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### 42 Cards in this Set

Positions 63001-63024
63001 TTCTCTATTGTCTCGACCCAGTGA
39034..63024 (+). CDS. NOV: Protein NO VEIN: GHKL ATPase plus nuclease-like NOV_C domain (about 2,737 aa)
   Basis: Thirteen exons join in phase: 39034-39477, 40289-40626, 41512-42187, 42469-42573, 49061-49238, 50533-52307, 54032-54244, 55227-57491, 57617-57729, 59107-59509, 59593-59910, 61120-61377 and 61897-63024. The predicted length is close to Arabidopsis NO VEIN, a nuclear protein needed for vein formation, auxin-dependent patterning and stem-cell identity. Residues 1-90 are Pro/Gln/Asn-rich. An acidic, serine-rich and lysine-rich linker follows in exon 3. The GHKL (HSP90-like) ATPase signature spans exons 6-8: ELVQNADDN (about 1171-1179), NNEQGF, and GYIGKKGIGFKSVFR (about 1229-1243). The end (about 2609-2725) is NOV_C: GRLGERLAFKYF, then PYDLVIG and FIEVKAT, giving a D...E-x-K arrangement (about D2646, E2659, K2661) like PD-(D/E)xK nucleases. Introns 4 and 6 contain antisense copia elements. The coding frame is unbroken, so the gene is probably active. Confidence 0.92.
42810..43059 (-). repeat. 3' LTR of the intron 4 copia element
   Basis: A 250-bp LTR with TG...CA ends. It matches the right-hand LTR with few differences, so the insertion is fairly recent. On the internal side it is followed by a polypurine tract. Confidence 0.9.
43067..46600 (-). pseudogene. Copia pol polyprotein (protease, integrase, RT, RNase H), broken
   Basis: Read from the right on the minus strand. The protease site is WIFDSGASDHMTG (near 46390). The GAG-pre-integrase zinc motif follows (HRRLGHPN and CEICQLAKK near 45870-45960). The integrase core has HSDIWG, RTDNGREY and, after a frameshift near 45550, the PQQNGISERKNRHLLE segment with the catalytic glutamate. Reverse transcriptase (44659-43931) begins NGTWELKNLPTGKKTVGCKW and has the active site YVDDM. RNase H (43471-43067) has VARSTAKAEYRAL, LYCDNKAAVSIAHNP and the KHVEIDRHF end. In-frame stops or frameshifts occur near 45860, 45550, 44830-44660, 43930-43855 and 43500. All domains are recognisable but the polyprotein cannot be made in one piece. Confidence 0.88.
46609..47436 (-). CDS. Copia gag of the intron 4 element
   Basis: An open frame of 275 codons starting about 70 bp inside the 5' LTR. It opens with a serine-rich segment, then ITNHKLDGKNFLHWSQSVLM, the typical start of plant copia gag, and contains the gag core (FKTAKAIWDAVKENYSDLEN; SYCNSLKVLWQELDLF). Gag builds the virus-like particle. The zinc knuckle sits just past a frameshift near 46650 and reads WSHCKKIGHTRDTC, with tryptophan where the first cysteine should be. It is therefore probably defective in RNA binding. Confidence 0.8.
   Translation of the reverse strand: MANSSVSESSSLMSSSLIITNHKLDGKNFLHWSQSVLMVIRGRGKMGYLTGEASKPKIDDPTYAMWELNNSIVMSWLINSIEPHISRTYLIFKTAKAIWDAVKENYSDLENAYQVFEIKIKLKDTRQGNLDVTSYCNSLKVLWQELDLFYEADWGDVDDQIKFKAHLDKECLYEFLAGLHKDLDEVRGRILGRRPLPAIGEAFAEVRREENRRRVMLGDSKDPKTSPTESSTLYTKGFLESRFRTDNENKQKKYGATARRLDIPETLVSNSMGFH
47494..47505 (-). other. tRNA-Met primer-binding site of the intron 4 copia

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 What are the 5 respiratory volumes? Tidal Volume, Inspiratory Reserve Volume, Expiratory Reserve Volume, Vital Capacity, and Residual Volume. Define tidal volume. It's the volume of air that you breathe in or out in 1 normal resting breath. What is an average tidal volume? 500mL Define inspiratory reserve volume. It's the volume of air that one can forcefully inspire above and beyond the normal inspiration. (How much you can forcefully inhale AFTER a normal inhilation). What is the average inspiratory reserve volume for men? 3300mL Define the expiratory reserve volume. Volume of air one can forcefully exhale after a normal exhalation. About how much is the average expiratory reserve volume? 1000mL Define vital capacity. It's the total volume of air that you can move in or out of the lungs. (Breathe in as much as possible, then breathe out forcefully everything you can). What is the average vital capacity for ment and women? Men: 5500mL, Women:3500mL What is vital capacity made up of? The Tidal Volume+Inspiratory Reserve Volume+Expiratory Reserve Volume= Vital Capacity What is the residual volume? It's the little bit of air left in the lungs after the most forceful expiration. About how much air is in the residual volume? 1200mL Define Diffusion Movement of a substance from high concentration to low concentration. What is the term for concentration when talking about gas pressure? Partial Pressure How would you write partial pressure of Oxygen, Carbon Dioxide, and Mercury? pO2, pCO2, pHg What is the standard atmospheric pressure at sea level? 760 mmHg In the atmosphere, what percentage is oxygen, nitrogen, and carbon dioxide? Oxygen: 21% Nitrogen: 78% Carbon Dioxide: <1% How do you find the partial pressure of oxygen at standard atmospheric pressure? 760 x (20%)= 159 mmHg or 760 x (.20)= 159 mmHg If you were to add all of the partial pressures what would the total be? 760 What is the partial pressure of Nitrogen? 760 x (78% or .78)= 592.8 mmHg Does the partial pressure stay the same when the gases are inhaled? No, they mix with the stale air in the passageways and it dilutes it so that the partial pressure decreases a bit. If the pressure in the alveolus is 104 mmHg, and the pressure in the capillary is 40 mmHg, the gas will do what? The gas will go from the alveolus to the capillary Do gases move from high to low partial pressure or low to high? From high to low. How is oxygen transported through the blood? It attaches to the iron on the hemaglobins of the red blood cells. What percentage of oxygen is transported through the blood via hemaglobins? 97% What is done with the remainder? The remainding 3% of oxygen dissolved in the blood. Where is CO2 produced? In cells. What is the chemical equation that makes Carbon Dioxide? Glucose + O2--->36 ATP + CO2 + H2O Is the parital pressure of CO2 (pCO2) high or low in cells, why is this vital? It is high in cells, and low in the blood, so it diffuses into the blood and travels to the heart, then to the lungs where it is exhaled. What three ways is carbon dioxide transported through the blood? A small amount is dissolved in the blood (7%), A small amount attaches to globing of hemaglobing (30%), 63% is chemically changed into something else (it undergoes a reaction with water). What is H2CO3 called? Carbonic Acid Is carbonic acid stable? No, it breaks down into a bicarbonate ion. The carbon dioxide travels in the ________. HCO3 (-) ion. How do we exhale CO2? Once it goes to the hear in HCO3, it also goes to the lungs, the chemical reaction reverses in the lungs because we can only breathe out CO2. What is the reversed chemical reaction? HCO3+H-->H2CO3-->H20+CO2 How do we control respiration (as part of homeostasis)? Through the Herring-Breuer reflex (which controls normal breathing), and the humoral control. Explain the humoral control. It states that O2, CO2, and H are important for controlling breathing, we have receptors for these chemicals, and they are monitored frequently, we change our breathing to keep the levels normal. Which chemical is the most important one according to the humoral control? CO2. What happens to the CO2 levels when we hold our breath? The CO2 level increases because we aren't exhaling it, yet we're still making it. Eventaully, the CO2 will build up too much and it forces you to breathe, (it's a very strong stimulus that we can't stop). Can someone die from holding their breath too long? No, because of the stimulus created by the large amounts of CO2. What happens if we hyperventilate? The CO2 levels in blood decrease because we're exhaling very fast and not making enough. If the level drops too much, a stimulus inhibits breathing and stops it, which stops the income of O2 too. Does breathing in a paperbag really help someone who is hyperventilating? Yes, because they are exhaling CO2 into the bag and then inhaling it in again, so the levels stay relatively normal.